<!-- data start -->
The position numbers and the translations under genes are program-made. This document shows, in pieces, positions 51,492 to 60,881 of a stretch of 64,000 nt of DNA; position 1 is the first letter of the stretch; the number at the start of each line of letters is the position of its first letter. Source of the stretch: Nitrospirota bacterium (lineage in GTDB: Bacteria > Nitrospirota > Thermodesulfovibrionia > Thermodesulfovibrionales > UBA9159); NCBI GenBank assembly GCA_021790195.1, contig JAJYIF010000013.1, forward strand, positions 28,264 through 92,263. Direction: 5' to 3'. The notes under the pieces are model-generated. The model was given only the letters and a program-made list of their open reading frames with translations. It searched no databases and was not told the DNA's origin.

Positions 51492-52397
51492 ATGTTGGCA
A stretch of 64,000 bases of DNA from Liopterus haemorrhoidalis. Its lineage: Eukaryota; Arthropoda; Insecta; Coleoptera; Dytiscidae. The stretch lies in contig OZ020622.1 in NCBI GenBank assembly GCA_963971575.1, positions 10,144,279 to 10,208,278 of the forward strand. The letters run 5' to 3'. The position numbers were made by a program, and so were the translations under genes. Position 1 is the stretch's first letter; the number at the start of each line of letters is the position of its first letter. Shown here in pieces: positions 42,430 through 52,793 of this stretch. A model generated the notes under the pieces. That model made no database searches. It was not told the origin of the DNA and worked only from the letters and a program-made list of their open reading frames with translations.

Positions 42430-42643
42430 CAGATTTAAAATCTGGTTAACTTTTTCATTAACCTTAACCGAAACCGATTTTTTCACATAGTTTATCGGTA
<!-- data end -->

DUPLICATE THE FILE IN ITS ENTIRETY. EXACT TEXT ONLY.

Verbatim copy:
The position numbers and the translations under genes are program-made. This document shows, in pieces, positions 51,492 to 60,881 of a stretch of 64,000 nt of DNA; position 1 is the first letter of the stretch; the number at the start of each line of letters is the position of its first letter. Source of the stretch: Nitrospirota bacterium (lineage in GTDB: Bacteria > Nitrospirota > Thermodesulfovibrionia > Thermodesulfovibrionales > UBA9159); NCBI GenBank assembly GCA_021790195.1, contig JAJYIF010000013.1, forward strand, positions 28,264 through 92,263. Direction: 5' to 3'. The notes under the pieces are model-generated. The model was given only the letters and a program-made list of their open reading frames with translations. It searched no databases and was not told the DNA's origin.

Positions 51492-52397
51492 ATGTTGGCA
A stretch of 64,000 bases of DNA from Liopterus haemorrhoidalis. Its lineage: Eukaryota; Arthropoda; Insecta; Coleoptera; Dytiscidae. The stretch lies in contig OZ020622.1 in NCBI GenBank assembly GCA_963971575.1, positions 10,144,279 to 10,208,278 of the forward strand. The letters run 5' to 3'. The position numbers were made by a program, and so were the translations under genes. Position 1 is the stretch's first letter; the number at the start of each line of letters is the position of its first letter. Shown here in pieces: positions 42,430 through 52,793 of this stretch. A model generated the notes under the pieces. That model made no database searches. It was not told the origin of the DNA and worked only from the letters and a program-made list of their open reading frames with translations.

Positions 42430-42643
42430 CAGATTTAAAATCTGGTTAACTTTTTCATTAACCTTAACCGAAACCGATTTTTTCACATAGTTTATCGGTA